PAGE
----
With the resources of the largest health care system in the New York metropolitan area, the Institute for Critical Care Medicine (ICCM) is uniquely poised to provide innovative and compassionate care to our most critically ill patients.
Comprised of 80 beds, our specialized critical care services include the:
- Cardiac Intensive Care Unit (CICU)
- Cardiothoracic Intensive Care Unit (CTICU)
- Medical Intensive Care Unit (MICU)
- Neuroscience Intensive Care Unit (NSICU)
- Surgical Intensive Care Unit (SICU)
Leading the Field in Critical Care Medicine
Our team consists of physicians who are board-certified in their fields of expertise—including anesthesiology, internal medicine, neurology, and cardiac surgery — as well as subspecialty expertise in critical care medicine. We work in conjunction with our patients’ primary care physicians, surgeons, nurses, social workers, rehabilitation therapists, palliative care specialists, and other support staff to provide extraordinary care. Our critical care nurses also receive specialty training and have extensive experience working in the complex ICU environment.
Due to the high volume of patients we receive, our specialists’ experience is of the highest quality. Each year, we care for approximately:
- 5,000 patients requiring mechanical ventilation
- 1,800 patients undergoing cardiac operations requiring bypass
- 1,500 patients requiring central venous catheterization
- 125 patients undergoing aggressive removal of the thrombus causing an acute stroke
- 100 patients undergoing liver transplantations
Rapid Response Team (RRT)
Rapid Response Team (RRT) is built on the success and framework of the MSH Stop Sepsis program, which has shown to be an effective early warning system for acute decompensation and sepsis. The goal of the RRT is to optimize patient outcomes as well as decrease mortality and cardiac arrest events in ICU and non-ICU patients.
The RRT physicians evaluate, treat, and assign levels of medical urgency to patients (also known as triage) throughout the hospital along with the RRT nurse practitioner, RRT respiratory therapist, critical care fellows, and other health care providers (including primary medical doctor and intensive care physicians) as necessary. A call can be made by any member of the hospital staff, patient, and/or family member by paging 1RRT (1778). Procedures that might be required at the bedside include:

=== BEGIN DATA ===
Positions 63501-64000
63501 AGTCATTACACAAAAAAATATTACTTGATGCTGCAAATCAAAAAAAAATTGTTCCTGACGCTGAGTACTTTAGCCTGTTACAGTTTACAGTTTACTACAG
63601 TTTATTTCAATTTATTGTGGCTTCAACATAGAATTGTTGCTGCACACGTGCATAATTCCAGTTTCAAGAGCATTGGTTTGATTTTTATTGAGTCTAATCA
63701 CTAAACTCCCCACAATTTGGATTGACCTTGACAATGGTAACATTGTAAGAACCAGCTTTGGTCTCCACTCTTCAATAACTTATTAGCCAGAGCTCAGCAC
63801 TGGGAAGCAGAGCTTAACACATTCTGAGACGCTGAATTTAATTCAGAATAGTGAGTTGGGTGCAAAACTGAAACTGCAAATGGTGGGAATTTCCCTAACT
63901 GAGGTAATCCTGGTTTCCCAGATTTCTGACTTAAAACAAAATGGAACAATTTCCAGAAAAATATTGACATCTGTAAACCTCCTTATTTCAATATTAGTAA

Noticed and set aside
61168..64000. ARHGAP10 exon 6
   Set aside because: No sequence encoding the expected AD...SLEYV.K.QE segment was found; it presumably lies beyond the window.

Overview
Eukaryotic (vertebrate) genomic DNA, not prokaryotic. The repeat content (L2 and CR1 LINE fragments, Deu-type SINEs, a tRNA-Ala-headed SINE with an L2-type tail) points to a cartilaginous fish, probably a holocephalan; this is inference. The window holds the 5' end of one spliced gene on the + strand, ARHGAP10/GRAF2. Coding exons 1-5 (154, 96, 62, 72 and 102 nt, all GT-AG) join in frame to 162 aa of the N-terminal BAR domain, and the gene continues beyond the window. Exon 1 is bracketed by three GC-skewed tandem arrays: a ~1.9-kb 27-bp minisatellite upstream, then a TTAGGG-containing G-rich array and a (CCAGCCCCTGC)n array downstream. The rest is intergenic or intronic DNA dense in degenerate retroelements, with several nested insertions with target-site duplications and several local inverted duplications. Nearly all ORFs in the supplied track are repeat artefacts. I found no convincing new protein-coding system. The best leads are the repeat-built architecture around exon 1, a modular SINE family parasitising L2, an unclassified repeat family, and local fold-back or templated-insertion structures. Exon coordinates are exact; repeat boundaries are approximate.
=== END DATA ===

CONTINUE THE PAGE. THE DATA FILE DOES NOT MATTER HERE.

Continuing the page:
- Arterial line insertion
- Central venous catheterization
- Chest tube insertion
- Lumbar puncture
- Tracheal intubation
Vascular Access Service (VAS)
The Vascular Access Service (VAS) team consists of dedicated specialists who are experts in catheter management. They use an evidence-based approach to vascular access that will minimize risk of central line complications such as infections, thrombosis, and misplacement. VAS has shown to improve operational efficiencies as well as patient experience. There are three specialized teams of vascular access clinicians:
- Central Venous Access Service: Attending physician-led service for temporary central lines, PICCs, and HD catheters
- Peripheral Venous Access Service: An RN (registered nurse)-led service for bedside ultrasound guided peripheral lines focusing on maintenance and education
- Vascular Access Service Tunneled (VAST): Made up of surgery and IR (interventional radiology) physicians, the VAST team is highly-skilled in the placement of tunneled catheters and ports.
Shortly after an Ebola public health scare in New York City, a biocontainment unit was constructed by Mount Sinai to help patients who are suspected of having Ebola or other highly contagious diseases. Many of the MICU nurses helped develop extensive protocols for obtaining and transporting blood samples and providing treatment within this unit.
Advancing Research in Critical Care Medicine
As part of our commitment to clinical excellence and innovation, our mission also includes advancing critical care research and education. We are dedicated to finding new ways to improve the outcomes of all critical and life-threatening illnesses.
Housed within our ICUs and research laboratories, our Critical Care Fellowships are among the nation’s top training programs for graduates of anesthesiology, internal medicine, and neurology residencies who wish to pursue further training in this specialized field.